In the words of George M. Cohan from about a century ago, Johnny got his gun and the Yanks went “over there” and “they won’t come back ’til it’s over over there.” Billy Murray (the singer you probably do not know) sang it on Edison Records (the blue amberol cylinders you may never have heard). American troops have been over to several other “theres” since World War I, but ironically the longest lasting one officially ended this morning in Iraq. There are only 4,000 troops of a high of 170,000 still left on the ground, a number less than the total of U.S. forces killed during the last nine years in Iraq. But if you think this is really “over”, think twice. The U.S. embassy will be the largest in the world with 15,000-16,000 people taking over a former air base.
The lingering question, for those who are even aware that Iraq is still on the current events map, is whether or not it was worth it. What started out as a big “if” (“if” there were weapons of mass destruction in Iraq) has made the value of the war even more questionable. As a ground war it was almost over as soon as it began. Sweeping through Iraqi territory to Baghdad was on the order of a Blitzkrieg; it was the ersatz policy for ensuring peace that has been the problem. Iraq had no stockpiles of WMDs. Yes, Saddam was a brutal dictator who most Iraqis were glad to see go, but few Iraqis have enjoyed the American occupation that ensued. The sectarian violence that continues to this day has ripped the society apart. Age-old fault lines of ethnic and religious were buried in historical rhetoric, but it was our invasion and inept mopping up that opened the wounds anew. The blood of tens of thousands of Iraqis is a legacy of this war that tarnishes any claims to a “mission accomplished.”
Was the war worth it? In hindsight there are many wars that seem only to have made matters worse. Innumerable Ph.D. theses in political science and eventually history will render verdicts into the foreseeable future. From a strategic point of view and in strict realist terms, there is one less dictator around, but Iran has gained strength in the weakness of the current Iraqi regime, many Iraqis justifiably blame the U.S. for the so-called collateral damage that has led to many civilian deaths and for not securing the country from the start. Apart from the obligatory political rhetoric of eternal friendship ties, it is our continued financial support that speaks louder than words of comfort and wisdom.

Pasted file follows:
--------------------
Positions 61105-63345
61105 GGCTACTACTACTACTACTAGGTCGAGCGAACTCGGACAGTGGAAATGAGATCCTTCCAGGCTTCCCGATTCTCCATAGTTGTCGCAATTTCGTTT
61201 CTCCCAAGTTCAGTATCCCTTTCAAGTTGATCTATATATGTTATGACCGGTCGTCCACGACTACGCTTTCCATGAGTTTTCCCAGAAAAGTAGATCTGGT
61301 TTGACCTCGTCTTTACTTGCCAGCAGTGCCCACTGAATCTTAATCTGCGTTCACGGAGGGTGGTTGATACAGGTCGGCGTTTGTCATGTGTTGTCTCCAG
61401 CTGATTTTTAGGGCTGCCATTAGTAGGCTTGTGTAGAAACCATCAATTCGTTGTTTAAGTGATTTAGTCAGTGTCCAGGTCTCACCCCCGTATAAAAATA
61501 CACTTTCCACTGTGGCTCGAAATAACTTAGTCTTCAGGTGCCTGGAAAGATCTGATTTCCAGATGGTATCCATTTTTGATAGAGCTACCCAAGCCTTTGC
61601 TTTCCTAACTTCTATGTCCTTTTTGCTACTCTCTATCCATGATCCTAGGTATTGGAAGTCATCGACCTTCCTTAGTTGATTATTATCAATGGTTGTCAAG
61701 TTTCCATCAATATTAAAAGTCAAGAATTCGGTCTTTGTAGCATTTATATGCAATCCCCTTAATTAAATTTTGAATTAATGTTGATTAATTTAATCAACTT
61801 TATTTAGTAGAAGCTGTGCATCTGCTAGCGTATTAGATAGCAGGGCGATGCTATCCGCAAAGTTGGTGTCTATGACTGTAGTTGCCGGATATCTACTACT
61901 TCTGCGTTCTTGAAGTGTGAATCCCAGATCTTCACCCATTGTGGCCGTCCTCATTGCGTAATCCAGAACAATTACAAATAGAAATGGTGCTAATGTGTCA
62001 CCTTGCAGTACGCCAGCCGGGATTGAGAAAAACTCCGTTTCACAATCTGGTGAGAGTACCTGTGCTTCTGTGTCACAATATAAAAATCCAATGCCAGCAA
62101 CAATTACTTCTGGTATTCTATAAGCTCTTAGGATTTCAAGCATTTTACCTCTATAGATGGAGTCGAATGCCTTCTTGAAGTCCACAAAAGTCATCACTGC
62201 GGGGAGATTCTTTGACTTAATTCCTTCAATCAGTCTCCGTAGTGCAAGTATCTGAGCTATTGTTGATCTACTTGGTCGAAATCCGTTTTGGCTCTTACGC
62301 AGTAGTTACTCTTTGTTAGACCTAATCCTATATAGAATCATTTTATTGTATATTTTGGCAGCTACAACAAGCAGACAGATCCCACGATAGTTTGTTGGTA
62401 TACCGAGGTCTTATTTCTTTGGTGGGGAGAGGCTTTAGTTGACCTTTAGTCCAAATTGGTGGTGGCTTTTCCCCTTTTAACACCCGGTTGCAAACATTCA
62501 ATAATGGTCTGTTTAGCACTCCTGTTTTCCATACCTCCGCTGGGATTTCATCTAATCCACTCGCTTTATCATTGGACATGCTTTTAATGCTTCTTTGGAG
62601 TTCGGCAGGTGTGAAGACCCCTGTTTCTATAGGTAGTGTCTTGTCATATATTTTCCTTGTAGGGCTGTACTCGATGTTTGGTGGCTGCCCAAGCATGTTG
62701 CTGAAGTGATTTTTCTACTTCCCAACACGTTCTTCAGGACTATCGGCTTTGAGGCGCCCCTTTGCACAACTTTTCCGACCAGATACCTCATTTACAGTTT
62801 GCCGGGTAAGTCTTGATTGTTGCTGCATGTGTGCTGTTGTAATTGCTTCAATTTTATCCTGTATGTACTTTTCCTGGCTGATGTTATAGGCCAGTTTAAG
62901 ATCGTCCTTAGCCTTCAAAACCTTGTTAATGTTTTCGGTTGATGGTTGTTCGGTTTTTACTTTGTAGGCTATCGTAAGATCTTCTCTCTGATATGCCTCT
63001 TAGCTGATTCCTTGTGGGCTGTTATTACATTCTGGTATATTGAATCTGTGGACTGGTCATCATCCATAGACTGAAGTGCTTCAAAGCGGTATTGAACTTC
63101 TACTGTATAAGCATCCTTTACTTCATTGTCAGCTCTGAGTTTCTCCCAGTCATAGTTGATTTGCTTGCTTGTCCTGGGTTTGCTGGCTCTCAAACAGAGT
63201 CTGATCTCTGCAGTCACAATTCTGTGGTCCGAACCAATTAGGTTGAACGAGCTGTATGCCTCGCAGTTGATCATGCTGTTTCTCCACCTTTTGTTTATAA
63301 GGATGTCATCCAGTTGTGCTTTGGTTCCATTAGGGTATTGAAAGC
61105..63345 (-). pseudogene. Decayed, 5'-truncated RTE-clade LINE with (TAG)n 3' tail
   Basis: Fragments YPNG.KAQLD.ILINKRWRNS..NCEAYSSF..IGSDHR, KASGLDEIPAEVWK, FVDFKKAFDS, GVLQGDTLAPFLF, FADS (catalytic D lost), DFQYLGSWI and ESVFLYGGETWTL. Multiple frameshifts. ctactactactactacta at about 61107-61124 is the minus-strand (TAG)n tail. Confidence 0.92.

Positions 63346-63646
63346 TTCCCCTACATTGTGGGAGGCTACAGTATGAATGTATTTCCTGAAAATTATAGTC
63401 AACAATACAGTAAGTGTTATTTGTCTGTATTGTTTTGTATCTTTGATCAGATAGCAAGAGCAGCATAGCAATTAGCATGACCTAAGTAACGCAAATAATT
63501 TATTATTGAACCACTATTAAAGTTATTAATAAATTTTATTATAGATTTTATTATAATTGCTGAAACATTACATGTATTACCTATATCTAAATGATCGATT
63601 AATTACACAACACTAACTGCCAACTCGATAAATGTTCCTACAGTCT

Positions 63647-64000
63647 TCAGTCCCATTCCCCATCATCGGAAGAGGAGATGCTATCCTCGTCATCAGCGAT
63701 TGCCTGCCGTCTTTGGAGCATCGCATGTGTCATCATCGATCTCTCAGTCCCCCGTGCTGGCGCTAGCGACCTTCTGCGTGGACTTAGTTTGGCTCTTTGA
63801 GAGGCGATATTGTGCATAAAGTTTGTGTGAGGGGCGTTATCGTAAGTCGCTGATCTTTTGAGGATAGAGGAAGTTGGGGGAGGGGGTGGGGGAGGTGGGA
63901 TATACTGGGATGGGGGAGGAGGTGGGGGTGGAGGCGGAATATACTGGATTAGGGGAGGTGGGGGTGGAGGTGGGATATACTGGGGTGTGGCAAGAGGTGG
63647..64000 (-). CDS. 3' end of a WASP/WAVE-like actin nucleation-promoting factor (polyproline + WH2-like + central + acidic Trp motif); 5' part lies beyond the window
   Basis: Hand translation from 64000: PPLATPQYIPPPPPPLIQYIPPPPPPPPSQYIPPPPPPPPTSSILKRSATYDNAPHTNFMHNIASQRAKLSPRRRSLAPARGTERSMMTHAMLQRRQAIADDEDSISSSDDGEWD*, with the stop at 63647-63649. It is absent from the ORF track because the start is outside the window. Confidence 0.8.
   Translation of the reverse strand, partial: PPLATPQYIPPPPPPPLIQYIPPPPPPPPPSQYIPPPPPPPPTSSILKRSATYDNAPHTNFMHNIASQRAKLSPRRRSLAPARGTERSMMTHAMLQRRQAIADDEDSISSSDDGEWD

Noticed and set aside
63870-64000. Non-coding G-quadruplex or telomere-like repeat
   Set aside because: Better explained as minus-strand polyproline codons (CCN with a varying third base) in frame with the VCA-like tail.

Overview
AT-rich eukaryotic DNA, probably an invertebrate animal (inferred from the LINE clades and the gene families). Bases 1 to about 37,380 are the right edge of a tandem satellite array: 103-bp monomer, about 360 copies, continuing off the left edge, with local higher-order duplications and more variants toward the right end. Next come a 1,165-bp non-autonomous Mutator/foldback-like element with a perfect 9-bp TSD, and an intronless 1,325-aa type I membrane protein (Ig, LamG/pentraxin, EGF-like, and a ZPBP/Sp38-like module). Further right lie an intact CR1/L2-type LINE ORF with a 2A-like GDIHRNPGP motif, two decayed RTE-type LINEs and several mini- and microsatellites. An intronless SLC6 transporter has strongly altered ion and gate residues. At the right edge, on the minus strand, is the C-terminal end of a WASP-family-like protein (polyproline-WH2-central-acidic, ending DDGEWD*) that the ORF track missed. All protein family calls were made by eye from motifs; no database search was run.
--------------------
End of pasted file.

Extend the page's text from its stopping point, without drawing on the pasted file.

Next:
Let’s face it: at this early juncture it sure looks like we made a mess of things in Mesopotamia. There is no assured peace by the rivers of Babylon today. The damage may not be as devastating as the Mongol destruction of the Abbasid caliphate, but the blood stains will not be washed away soon. Events of the past year, with people protests doing more to topple dictators than invading armies, have overshadowed the winding down of the U.S. involvement in Iraq, but our presence in Afghanistan lingers on. That “over there” is far from over, despite the fact that it was all about something that happened “over here” a decade ago. One day the flag will be lowered on a U.S. military base on Afghan soil, but I suspect Johnny will be asked time and time again to get his guns. It is not really that hard in the modern world to turn swords into plowshares, but AK-47s and drones are far more stubborn objects. And as long as wars “over there” can increasingly be fought digitally over here, conflict is likely to drone on and on.
*Daniel Martin Varisco is professor of anthropology and Director of Middle Eastern and Central Asian Studies at Hofstra University. This article originally appeared on Tabsir.net on December 15, 2011.